July 16, 2019
A Melody of Moths
Posted by: Rock Delliquanti
Many people are enamored with butterflies. The classic image usually consists of a brightly colored or patterned insect flitting effortlessly around a garden sipping nectar from flowers and spreading pollen from place to place. And while butterflies are beautiful and are incredibly important to the ecosystems that they live in, there are not as many people which feel the same way about the other side of the lepidopteran coin: moths. To many people moths are drab, small, nocturnal insects that swarm around porch lights. This stereotype does hold true for some moths, but there are so many others that buck this trend and are just as beautiful, if not more so, than butterflies.
Giant Leopard Moth (Hypercompe scribonia)
Regarding the number of known species, moths outnumber butterflies almost 10 to 1, and there are still so many species that are yet to be discovered. Some counts put moth totals above 150,000 different species, and some experts estimate that number could be double. Moths are one of the most diverse and successful organisms around and can be found around the world, both at night, during the day, and every time in between.
Red-bordered Emerald (Nemoria lixaria)
Moths and their larva have a bad reputation of being pests for certain crops or even your clothes, but moths provide essential services for the world. Not only do some species pollinate flowers, but all stages of these insects are an essential food source for so many kinds of animals. Bats, birds, and spiders immediately come to mind as insectivores (bug eaters), but also lizards, fish, and squirrels. Perhaps most surprisingly, a researcher in Yellowstone discovered that grizzly bears were traveling far up into barren and seemingly desolate areas of mountains just for moths. After endless hours of observing what these bears were doing from afar and sifting through their scat, Dr. White discovered that these grizzly bears were explicitly traveling to these locations to eat hundreds of thousands, perhaps even millions, of moths. By their estimates some bears were eating up to 40,000 army cutworm moths a day.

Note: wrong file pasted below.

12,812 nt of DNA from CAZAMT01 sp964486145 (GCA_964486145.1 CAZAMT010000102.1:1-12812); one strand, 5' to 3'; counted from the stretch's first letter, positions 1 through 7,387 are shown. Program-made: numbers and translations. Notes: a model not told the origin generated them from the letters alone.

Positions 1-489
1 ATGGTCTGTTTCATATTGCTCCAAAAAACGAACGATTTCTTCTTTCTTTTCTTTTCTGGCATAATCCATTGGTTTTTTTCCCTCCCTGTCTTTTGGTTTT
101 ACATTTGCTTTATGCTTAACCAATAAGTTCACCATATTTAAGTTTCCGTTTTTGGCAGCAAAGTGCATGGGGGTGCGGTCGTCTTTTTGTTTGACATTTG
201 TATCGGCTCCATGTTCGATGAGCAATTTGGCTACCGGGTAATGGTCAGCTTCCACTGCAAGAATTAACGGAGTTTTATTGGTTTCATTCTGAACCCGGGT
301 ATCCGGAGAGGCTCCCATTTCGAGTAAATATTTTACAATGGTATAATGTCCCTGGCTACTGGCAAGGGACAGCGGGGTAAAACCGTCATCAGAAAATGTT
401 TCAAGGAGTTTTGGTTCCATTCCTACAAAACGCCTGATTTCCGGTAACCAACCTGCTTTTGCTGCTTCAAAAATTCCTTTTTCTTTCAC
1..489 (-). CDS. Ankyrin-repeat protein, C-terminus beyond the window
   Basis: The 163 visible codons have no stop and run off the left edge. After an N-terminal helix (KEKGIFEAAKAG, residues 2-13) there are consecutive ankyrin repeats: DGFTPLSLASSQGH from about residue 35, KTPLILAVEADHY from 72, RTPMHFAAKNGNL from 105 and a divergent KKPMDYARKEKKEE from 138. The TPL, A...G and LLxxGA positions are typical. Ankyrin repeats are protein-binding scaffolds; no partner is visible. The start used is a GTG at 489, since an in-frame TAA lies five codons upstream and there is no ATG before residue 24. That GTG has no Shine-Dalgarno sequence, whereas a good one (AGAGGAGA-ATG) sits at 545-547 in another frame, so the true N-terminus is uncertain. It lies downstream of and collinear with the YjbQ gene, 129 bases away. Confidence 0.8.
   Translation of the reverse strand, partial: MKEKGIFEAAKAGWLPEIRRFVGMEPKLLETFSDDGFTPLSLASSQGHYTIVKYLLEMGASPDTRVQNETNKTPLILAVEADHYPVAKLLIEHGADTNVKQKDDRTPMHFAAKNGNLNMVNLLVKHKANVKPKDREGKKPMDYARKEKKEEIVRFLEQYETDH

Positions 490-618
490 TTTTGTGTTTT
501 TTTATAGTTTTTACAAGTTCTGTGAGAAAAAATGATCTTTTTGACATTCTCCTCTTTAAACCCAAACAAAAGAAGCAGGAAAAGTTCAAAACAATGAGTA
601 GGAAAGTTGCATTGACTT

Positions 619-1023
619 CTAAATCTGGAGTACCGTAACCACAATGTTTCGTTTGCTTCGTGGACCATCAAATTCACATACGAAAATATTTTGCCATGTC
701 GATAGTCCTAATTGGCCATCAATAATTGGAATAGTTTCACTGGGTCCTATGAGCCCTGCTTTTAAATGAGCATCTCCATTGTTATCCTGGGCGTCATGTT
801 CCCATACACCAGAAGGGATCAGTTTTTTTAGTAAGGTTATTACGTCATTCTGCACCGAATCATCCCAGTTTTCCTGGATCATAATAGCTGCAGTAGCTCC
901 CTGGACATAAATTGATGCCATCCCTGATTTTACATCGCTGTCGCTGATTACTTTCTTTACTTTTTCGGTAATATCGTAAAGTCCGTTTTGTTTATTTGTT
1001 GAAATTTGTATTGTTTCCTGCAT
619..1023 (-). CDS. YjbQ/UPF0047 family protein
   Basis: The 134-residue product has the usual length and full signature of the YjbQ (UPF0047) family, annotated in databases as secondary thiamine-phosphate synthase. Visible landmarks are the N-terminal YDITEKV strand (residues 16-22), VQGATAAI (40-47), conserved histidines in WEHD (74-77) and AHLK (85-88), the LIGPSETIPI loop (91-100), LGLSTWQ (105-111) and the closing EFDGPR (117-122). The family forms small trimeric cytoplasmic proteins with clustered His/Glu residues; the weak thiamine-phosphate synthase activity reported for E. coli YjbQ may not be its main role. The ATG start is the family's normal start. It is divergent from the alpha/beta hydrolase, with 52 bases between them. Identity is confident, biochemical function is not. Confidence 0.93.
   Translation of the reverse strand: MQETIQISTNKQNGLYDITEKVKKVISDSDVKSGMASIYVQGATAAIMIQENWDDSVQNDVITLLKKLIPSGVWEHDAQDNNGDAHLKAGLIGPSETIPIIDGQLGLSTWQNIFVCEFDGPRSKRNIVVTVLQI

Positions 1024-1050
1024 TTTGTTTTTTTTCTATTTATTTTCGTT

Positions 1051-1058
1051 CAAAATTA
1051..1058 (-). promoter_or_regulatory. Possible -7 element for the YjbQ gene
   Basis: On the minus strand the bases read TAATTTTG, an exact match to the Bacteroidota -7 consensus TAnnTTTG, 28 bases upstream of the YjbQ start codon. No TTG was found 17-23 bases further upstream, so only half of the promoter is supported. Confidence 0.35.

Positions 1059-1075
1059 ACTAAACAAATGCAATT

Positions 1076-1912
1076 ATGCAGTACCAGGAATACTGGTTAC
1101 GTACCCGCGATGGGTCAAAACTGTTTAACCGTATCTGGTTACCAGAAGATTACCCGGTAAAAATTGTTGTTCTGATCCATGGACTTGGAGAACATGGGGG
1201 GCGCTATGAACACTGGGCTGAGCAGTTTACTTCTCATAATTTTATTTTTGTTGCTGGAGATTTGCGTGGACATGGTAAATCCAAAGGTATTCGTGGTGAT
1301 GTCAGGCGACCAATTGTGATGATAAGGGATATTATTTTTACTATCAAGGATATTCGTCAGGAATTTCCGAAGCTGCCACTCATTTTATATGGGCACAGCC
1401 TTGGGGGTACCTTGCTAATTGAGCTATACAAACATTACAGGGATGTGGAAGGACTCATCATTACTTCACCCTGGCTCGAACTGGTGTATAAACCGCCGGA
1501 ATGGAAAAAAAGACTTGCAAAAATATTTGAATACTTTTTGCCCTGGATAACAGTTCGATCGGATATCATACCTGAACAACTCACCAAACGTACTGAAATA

Common Oak Moth (Phoberia atomaris)
Moths have incredible stories to hear and live fascinating lives and are worth paying attention to, and thankfully there is an amazing opportunity to do so. A special week-long event called National Moth Week occurs from July 20-28 every year and there are tons of public events around the country that are available to participate in. And if there isn’t one near where you will be, you can even make your own!
Laudable Arches (Lacinipolia laudabilis)
Mothing is an easy hobby to get into and doesn’t require a lot of gear and you can do it anywhere--parks, backyards, even on your apartment balcony in a city. Some of the easiest ways to do it at home are to get a white sheet and a light! Using a black light or mercury vapor light can help boost the effectiveness, but a porch light, flashlight, or spotlight set up can work wonders. The white sheet helps reflect the light and it also provides a surface for the moths to land on so you can look at them up close and personal.
Oblique Grass Moth (Amolita obliqua)
The National Moth Week website (http://nationalmothweek.org/) has a lot of resources available to read through if you’re interested in participating. And something important to realize is that mothing can be done any time. Moths typically slow down once it gets colder, but here on Little St. Simons we have mothed in every season and gotten amazing finds. Species change through the year as well, so setting up a cloth in September may result in completely different moths (or beetles!) than during National Moth Week.